Perhaps no book looked better on its paper stock than Huizenga's Ganges collection, the culmination of nearly a decade and a half of comics starring the titular hero who is part Walter Mitty, part Don Quixote. A book like The River at Night is a manifesto for reading physical copies if there ever was one. Sepias, blacks, and blues cover Huizenga's pages on richly textured matte pages, thick and almost magazine-sized. Each page is rich and expansive. Huizenga plots masterfully, alternating between panel size and cramming content onto the page without making it ever feel crowded. Glenn Ganges is a wonderful character, a great pair of eyes through which to view the world. He is thoughtful and introspective, and Huizenga's exploration of his mind and subconscious provides an incredibly entertaining read. It is remarkably easy to get lost in Glenn's thoughts after he himself has ventured down his own subliminal rabbit hole.
This is another book that connects personally with me because Dr. Flowers grew up close to where I live and work, and the stories she tells remind me of my students. Hot Comb is a reflection on youth through the lens of black hair. For our kids, hair is a very important aspect of style and personality, and that idea is infinitely magnified for a black female, who may have to endure a painstaking regimen to feel confident as a young lady amidst the shark tank that is the school playground. Flowers, who is a first time graphic novelist and a relative newcomer to cartooning as a whole, offers us touching stories of youth and revelation. Her stories aren’t about anything necessarily large, but they feel infinite in their scope. Hot Comb is certainly about the hardships of growing up, and it uses the metaphor of hair – hair that needs to be greased and pulled and ironed and treated – to drive home this theme. But more so than that, it’s a book about understanding the world around, learning those little lessons that come with age, or finally growing old enough to understand adults’ secrets. Flowers’s illustrations are free flowing and natural, and in both her art and tone, Flowers recalls Lynda Barry, who blurbs this book and is the godmother of this entire subgenre. Flowers creates more refined satiric magazine-style adverts to act as separators between each story. They’re funny enough, but they also stand as a start contrast to her more playful, immediate style of her panel work.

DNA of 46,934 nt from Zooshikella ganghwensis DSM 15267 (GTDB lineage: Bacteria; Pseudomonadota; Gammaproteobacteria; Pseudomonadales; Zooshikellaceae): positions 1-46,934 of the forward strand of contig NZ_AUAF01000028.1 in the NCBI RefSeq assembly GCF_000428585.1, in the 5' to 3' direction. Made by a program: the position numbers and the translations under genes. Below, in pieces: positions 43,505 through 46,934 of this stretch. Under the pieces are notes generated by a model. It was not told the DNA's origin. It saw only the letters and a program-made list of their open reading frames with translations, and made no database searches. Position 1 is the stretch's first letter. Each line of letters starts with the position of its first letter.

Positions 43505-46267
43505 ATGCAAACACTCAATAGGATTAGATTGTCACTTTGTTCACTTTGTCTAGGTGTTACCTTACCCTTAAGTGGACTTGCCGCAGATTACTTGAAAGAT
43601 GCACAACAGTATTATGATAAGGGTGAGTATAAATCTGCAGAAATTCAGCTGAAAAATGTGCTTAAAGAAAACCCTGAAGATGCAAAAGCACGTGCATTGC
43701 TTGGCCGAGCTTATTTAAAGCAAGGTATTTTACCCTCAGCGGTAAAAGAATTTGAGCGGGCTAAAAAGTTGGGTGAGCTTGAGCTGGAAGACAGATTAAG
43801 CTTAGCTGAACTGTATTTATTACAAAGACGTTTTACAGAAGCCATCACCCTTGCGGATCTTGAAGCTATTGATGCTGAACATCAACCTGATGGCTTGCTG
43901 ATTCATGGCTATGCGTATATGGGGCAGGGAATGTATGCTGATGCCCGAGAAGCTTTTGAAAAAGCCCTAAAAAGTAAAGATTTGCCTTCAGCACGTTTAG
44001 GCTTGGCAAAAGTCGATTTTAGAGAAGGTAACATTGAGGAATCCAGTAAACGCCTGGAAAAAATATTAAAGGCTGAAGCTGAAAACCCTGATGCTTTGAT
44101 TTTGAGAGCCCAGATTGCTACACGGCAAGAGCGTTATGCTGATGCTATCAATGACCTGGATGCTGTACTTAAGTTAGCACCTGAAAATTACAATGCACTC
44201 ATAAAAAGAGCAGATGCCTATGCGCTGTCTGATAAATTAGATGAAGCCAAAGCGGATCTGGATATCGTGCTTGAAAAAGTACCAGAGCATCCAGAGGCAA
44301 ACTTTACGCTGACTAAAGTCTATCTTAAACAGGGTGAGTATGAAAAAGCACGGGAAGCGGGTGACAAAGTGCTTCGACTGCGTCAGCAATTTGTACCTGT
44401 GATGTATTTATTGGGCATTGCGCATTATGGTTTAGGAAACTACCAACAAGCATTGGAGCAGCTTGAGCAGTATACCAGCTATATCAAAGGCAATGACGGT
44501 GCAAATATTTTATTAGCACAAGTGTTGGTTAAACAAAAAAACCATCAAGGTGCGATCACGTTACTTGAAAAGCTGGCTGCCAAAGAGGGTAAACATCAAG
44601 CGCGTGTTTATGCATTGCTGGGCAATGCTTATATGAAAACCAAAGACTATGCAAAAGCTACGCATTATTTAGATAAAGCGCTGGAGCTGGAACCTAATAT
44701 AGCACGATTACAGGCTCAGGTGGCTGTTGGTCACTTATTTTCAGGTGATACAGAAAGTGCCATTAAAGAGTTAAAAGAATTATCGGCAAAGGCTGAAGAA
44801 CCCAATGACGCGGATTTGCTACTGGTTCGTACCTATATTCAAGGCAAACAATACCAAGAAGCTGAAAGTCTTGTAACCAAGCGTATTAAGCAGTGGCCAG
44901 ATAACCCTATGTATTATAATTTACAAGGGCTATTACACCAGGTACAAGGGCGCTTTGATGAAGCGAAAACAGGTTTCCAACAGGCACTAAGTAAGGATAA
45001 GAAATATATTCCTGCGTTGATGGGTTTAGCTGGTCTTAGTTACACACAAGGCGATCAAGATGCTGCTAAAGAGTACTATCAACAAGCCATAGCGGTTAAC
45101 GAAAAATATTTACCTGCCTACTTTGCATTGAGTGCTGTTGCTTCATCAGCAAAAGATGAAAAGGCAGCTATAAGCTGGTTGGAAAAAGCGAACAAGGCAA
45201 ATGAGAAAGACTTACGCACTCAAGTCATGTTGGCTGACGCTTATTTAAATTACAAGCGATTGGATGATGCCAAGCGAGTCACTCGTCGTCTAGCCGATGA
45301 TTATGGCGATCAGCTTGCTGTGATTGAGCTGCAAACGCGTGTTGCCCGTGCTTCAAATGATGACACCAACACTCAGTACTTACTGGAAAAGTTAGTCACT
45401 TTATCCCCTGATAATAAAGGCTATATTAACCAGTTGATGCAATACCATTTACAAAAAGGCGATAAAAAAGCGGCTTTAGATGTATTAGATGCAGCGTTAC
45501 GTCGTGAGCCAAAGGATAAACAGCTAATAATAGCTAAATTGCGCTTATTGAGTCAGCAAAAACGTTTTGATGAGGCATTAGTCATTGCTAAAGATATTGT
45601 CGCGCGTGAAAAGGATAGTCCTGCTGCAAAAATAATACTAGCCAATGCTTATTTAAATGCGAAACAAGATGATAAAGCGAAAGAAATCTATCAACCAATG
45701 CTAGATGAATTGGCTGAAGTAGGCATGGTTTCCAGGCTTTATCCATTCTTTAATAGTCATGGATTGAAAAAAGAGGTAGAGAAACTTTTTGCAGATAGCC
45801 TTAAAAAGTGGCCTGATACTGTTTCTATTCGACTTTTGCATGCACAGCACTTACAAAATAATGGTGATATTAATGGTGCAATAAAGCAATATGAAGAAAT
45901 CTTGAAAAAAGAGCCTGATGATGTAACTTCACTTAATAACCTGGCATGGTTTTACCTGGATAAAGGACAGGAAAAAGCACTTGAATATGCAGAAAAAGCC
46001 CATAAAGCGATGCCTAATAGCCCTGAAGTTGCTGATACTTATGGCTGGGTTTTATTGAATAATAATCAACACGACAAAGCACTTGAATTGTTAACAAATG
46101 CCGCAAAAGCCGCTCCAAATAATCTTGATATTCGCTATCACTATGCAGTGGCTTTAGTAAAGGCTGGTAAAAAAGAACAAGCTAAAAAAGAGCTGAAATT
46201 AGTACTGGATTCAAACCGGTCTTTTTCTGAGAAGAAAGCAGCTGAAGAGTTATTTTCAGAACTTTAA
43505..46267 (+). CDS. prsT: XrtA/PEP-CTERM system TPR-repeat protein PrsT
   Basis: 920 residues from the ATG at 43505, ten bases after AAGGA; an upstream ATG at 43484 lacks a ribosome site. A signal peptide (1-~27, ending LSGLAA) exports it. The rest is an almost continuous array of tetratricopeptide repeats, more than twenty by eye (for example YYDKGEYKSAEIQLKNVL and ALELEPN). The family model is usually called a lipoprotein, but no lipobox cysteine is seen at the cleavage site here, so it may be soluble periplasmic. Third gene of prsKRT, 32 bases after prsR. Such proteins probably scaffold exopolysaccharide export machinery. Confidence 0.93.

There is a great amount to relate to in this book, regardless of one’s background. But certainly, this book is yet another great ambassador of its culture and message, marrying the pains of growing up with the specific trials and tribulations unique of hairstyles. Black hair functions as both a plot point and a metaphor. It’s easy to misunderstand, and it’s especially easy for people outside the culture to take for granted. Don’t touch black people’s hair. Especially lady’s hair. To be fair, don’t really touch anybody’s hair. As a bald man with a shaved head, I can relate to this phenomenon as many people still find the need to rub or pat my head. Though, one of my favorite moments as an educator is when, while reading aloud to students, I looked up and there seated in the back of the room were two girls, one white and one black, each one playing with the other’s hair. The white girl curled the black girl’s hair around her finger before letting it pop off and starting again. The black girl ran her fingers through the white girl’s long hair, pausing every so often to deposit the loose strands onto the floor. Who knows how hard either girl worked that morning for their do, but in that moment they seemed like one. Hot Comb brought that memory back for me.